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Our view of what childhood is has always influenced how children are educated and what schools look like. Until the mid-eighteenth century boys and girls were often seen as miniature adults, as uncivilized imps of Satan, or, with John Locke, as blank sheets of paper on which a parent or teacher could inscribe knowledge and morality. The Romantic movement of the late eighteenth century cast the child as a Wordsworthian innocent, naturally good and eager to learn; it also had important and lasting, though far from universal, effects on the physical form of schools.
One of the earliest fictional manifestations of these new ideas occurs in Louisa May Alcott’s Little Men and Jo’s Boys. Both books take place at Plumfield, the boarding school run by Jo and her husband, which was based largely on the radical educational theories of Ralph Waldo Emerson and his friend Bronson Alcott, Louisa’s father, who once ran a short-lived day school in Boston on similar principles. At Plumfield it is assumed that all children are potentially good, and that if they are educated with kindness and according to their individual needs (as well as getting lots of exercise and fresh air and frequent moral lessons), they will grow up to be worthy citizens of a democracy. Plumfield looks like a large, comfortable family house, which it once was, and is surrounded by orchards and woods. The children have their own garden plots, keep pets, and go on educational nature walks, possibly inspired by the works of Henry Thoreau, on whom Louisa May Alcott once had a serious crush.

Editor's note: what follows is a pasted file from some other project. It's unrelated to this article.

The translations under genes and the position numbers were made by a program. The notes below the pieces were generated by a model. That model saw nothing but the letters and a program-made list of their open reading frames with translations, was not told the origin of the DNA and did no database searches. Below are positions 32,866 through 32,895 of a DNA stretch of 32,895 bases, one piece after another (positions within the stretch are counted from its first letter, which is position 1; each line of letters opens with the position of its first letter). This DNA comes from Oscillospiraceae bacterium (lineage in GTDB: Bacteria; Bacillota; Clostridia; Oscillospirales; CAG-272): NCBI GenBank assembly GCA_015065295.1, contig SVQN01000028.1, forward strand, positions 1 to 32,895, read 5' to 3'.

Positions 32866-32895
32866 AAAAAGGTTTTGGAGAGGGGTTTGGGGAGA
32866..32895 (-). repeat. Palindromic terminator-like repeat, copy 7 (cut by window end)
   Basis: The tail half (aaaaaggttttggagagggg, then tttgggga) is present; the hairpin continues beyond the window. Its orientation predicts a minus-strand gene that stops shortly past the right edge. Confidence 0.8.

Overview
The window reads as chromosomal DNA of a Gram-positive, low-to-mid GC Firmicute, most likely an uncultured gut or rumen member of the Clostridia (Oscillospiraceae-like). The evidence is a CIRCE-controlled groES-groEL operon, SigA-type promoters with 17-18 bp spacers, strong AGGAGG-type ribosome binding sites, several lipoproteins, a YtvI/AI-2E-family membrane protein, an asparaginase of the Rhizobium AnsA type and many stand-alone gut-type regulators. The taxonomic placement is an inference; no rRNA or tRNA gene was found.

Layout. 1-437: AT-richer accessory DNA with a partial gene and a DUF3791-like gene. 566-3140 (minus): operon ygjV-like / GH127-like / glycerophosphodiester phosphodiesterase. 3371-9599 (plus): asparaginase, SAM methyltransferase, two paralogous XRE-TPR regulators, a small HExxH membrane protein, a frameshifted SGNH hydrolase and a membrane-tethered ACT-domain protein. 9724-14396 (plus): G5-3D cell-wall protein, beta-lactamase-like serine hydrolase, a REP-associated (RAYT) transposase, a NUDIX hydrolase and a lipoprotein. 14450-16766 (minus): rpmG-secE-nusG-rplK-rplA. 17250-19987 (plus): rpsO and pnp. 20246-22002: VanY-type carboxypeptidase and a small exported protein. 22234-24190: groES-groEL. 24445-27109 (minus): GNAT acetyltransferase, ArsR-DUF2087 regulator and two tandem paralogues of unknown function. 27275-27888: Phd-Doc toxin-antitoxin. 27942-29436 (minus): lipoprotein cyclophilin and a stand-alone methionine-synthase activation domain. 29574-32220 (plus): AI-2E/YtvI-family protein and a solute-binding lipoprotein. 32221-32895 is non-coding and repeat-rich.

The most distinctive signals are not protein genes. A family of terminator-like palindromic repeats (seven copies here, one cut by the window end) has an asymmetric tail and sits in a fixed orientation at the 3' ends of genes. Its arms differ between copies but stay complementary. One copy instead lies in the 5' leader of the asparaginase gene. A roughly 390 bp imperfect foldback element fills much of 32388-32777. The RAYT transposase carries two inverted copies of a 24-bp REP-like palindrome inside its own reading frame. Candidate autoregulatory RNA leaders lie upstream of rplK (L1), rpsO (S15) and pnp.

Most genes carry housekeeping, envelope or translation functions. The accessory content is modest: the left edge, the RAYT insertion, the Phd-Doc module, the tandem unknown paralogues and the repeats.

Over the last hundred years there have been many other Romantically inspired attempts to change the way traditional elementary schools look and operate. The Waldorf movement, founded in Europe in 1919 and based in part on the ideas of Rudolph Steiner, emphasized individuality and imagination not only in children but in architecture. Its schools today, in many parts of the world, still tend to be rambling, informal-looking buildings that sometimes recall Alpine chalets, with their steep overhanging roofs and peaked gables; a few look rather like the fantasy houses of Oz. Montessori schools, which also date from the early twentieth century, encourage self-directed learning and physical activity and stress the importance of a child’s relation to nature; they may refer to their staff members as “guides” rather than teachers. These schools, too, tend to look like large, comfortable houses surrounded by grass and trees. Inside, their classrooms are full of samples of the natural world—ant farms and chickens and white mice—and the walls are papered with the children’s drawings and paintings.
A related European movement, the open-air school of the 1920s and 1930s, emphasized the idea that students should spend as much time as possible outdoors. As Catherine Burke and Ian Grosvenor point out in School, many of these institutions were founded for children who either had or were seen as in danger of acquiring tuberculosis; they were the juvenile equivalent of the sanatorium in Thomas Mann’s…
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